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02/11/2017

Over one-third of British adults with a common credit product would struggle to afford 1% interest rate rise – R3

At least a third of British adults with common credit products – including credit cards, mortgages, and Personal Contract Purchase car loans – would find it difficult to repay their debt if interest rates were to rise by one percentage point, according to a survey of over 2,000 British adults by insolvency trade body R3 and ComRes.

The survey found that 46% of adults with payday loans would find it difficult to repay the debt if interest rates rose by one percentage point, as would 43% of adults with bank loans, 39% of adults with an overdraft, 38% of adults with a mortgage, 37% of adults with a Personal Contract Purchase (PCP) car loan, and 35% of adults with outstanding credit card payments.

4% of adults with an overdraft, bank loan, or a PCP car loan say a one percentage point interest rate rise would mean they could not afford to repay the debt at all.

Mark Sands, R3’s personal insolvency committee chair, says: “It’s worrying that a rise to what is still a historically low level of interest rates would cause problems for so many. Vulnerability to a financial shock like an interest rate rise is widespread; people just don’t have much financial wriggle room.

“Credit is no longer limited to luxuries but can often be the only way people can afford to pay for a place to live, a car to get to work in, or even to pay for basics, like food or energy bills. An interest rate rise would kick away a financial crutch for thousands of people.”

The survey also found that 24% of British adults do not have any savings at the moment, while 41% are worried about their current level of debt.

Mark Sands says: “When credit is as cheap as it is now, it masks the financial problems that people are having and stores problems up for later. Compounding the problem, low interest rates encourage people to take on more debt than they otherwise would, which means the delayed hit to finances is worse than it could have been when the cost of debt increases.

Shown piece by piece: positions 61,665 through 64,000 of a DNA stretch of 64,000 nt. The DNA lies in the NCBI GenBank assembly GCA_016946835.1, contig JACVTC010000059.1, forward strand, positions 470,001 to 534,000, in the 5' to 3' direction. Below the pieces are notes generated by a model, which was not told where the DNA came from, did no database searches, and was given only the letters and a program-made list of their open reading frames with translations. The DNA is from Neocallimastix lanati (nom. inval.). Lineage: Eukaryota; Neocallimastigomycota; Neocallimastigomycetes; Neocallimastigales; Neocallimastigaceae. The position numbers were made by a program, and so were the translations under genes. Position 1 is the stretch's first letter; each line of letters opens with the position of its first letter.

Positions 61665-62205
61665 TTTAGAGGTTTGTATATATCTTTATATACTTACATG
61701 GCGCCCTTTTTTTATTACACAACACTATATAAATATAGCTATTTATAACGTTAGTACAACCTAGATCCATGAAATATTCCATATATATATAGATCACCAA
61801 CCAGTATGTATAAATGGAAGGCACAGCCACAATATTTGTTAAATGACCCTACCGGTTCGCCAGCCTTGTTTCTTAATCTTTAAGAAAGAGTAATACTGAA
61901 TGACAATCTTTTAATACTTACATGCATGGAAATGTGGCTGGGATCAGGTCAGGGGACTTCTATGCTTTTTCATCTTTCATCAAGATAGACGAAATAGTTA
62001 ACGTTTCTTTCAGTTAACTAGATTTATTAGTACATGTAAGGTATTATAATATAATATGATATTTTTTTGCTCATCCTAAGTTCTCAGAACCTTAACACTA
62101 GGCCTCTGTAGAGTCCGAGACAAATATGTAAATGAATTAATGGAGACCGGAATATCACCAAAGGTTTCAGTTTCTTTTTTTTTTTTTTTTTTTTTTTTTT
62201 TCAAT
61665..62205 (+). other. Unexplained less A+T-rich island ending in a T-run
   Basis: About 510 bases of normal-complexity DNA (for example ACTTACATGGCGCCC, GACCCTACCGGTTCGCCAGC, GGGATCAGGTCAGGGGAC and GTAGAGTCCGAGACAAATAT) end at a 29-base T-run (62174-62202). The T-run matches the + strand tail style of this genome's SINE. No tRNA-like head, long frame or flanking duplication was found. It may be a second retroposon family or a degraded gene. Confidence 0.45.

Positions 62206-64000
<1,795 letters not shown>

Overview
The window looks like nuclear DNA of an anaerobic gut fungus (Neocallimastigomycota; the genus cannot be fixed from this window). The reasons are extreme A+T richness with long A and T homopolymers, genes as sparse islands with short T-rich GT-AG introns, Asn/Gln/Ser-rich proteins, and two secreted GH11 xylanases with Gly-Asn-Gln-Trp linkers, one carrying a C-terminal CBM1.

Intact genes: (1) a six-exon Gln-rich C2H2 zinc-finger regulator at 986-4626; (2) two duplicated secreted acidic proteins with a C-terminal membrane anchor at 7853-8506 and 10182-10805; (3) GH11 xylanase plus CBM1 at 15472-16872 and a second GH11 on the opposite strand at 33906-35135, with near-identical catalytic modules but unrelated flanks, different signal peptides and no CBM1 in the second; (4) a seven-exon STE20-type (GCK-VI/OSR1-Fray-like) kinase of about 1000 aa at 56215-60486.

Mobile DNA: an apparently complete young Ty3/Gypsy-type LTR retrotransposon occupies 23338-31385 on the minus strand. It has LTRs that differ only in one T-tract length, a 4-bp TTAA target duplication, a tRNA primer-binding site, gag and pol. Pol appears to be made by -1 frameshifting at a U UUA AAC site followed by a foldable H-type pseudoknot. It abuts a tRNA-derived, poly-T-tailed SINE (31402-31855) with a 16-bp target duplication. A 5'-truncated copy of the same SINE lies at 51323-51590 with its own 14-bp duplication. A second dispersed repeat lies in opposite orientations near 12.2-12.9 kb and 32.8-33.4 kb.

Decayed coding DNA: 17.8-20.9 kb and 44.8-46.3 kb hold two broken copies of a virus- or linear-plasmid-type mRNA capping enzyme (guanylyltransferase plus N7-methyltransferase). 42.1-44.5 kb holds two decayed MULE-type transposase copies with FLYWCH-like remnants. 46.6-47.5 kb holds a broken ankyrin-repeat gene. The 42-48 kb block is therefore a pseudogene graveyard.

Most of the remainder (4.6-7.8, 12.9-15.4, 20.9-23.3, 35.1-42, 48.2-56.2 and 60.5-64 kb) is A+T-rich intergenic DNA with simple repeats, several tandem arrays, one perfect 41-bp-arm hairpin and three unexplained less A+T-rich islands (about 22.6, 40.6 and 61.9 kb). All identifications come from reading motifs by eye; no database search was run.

“With interest rates so low for so long, it can be easy for credit to be taken for granted. The idea of interest rates going up is an alien one to anyone has only taken on credit in the last ten years – they will never have experienced a rate rise at all. It’s notable that quite a few people are unsure what impact an interest rate rise will have on the cost of their debt.”

The survey found that a quarter of adults with bank loans (24%) and PCP car loans (26%) are unsure how they would be affected by an interest rate rise.

Mark Sands says: “When taking on credit, borrowers must plan for how they can repay their debts in different scenarios, including how they will manage if the cost of borrowing rises. If people are struggling to see a way out, they need to speak to a qualified adviser. The sooner they seek help, the more flexible their options are.”

The survey found that:

  • 53% of British adults report having outstanding credit card payments – of these, 55% would find it at least ‘fairly easy’ to afford an interest rate rise of one percentage point, but 35% would find repayments at least ‘fairly difficult’. 3% people) would be unable to afford repayments.
     
  • 35% of British adults report having an overdraft – of these, 44% would find it at least ‘fairly easy’ to afford an interest rate rise of one percentage point, but 39% would find repayments at least ‘fairly difficult’. 4% would be unable to afford repayments.
     
  • 32% of British adults report having a mortgage – of these, 47% would find it at least ‘fairly easy’ to afford an interest rate rise of one percentage point, but 38% would find repayments at least ‘fairly difficult’. 2% would be unable to afford repayments.
     
  • 23% of British adults report having a bank loan – of these, 33% would find it at least ‘fairly easy’ to afford an interest rate rise of one percentage point, but 43% would find repayments at least ‘fairly difficult’. 4% would be unable to afford repayments.
     
  • 20% of British adults report having a PCP car loan – of these, 37% would find it at least ‘fairly easy’ to afford an interest rate rise of one percentage point, but 37% would find repayments at least ‘fairly difficult’. 4% would be unable to afford repayments.
     
  • 14% of British adults report having a payday loan – of these, 20% would find it at least ‘fairly easy’ to afford an interest rate rise of one percentage point, but 46% would find repayments at least ‘fairly difficult’. 11% would be unable to afford repayments.
     
  • ComRes interviewed 2,022 British adults online between the 14th and 15th August 2017. Data were weighted to be representative of all British adults by age, gender, region and socio-economic grade. ComRes is a member of the British Polling Council and abides by its rules.

Notes to editors:

  • R3 is the trade body for Insolvency Professionals and represents the UK’s Insolvency Practitioners.

  • R3 comments on a wide variety of personal and corporate insolvency issues. Contact the press office, or see www.r3.org.uk for further information.

  • R3 promotes best practice for professionals working with financially troubled individuals and businesses; all R3 members are regulated by recognised professional bodies
     
  • R3 stands for 'Rescue, Recovery, and Renewal' and is also known as the Association of Business Recovery Professionals.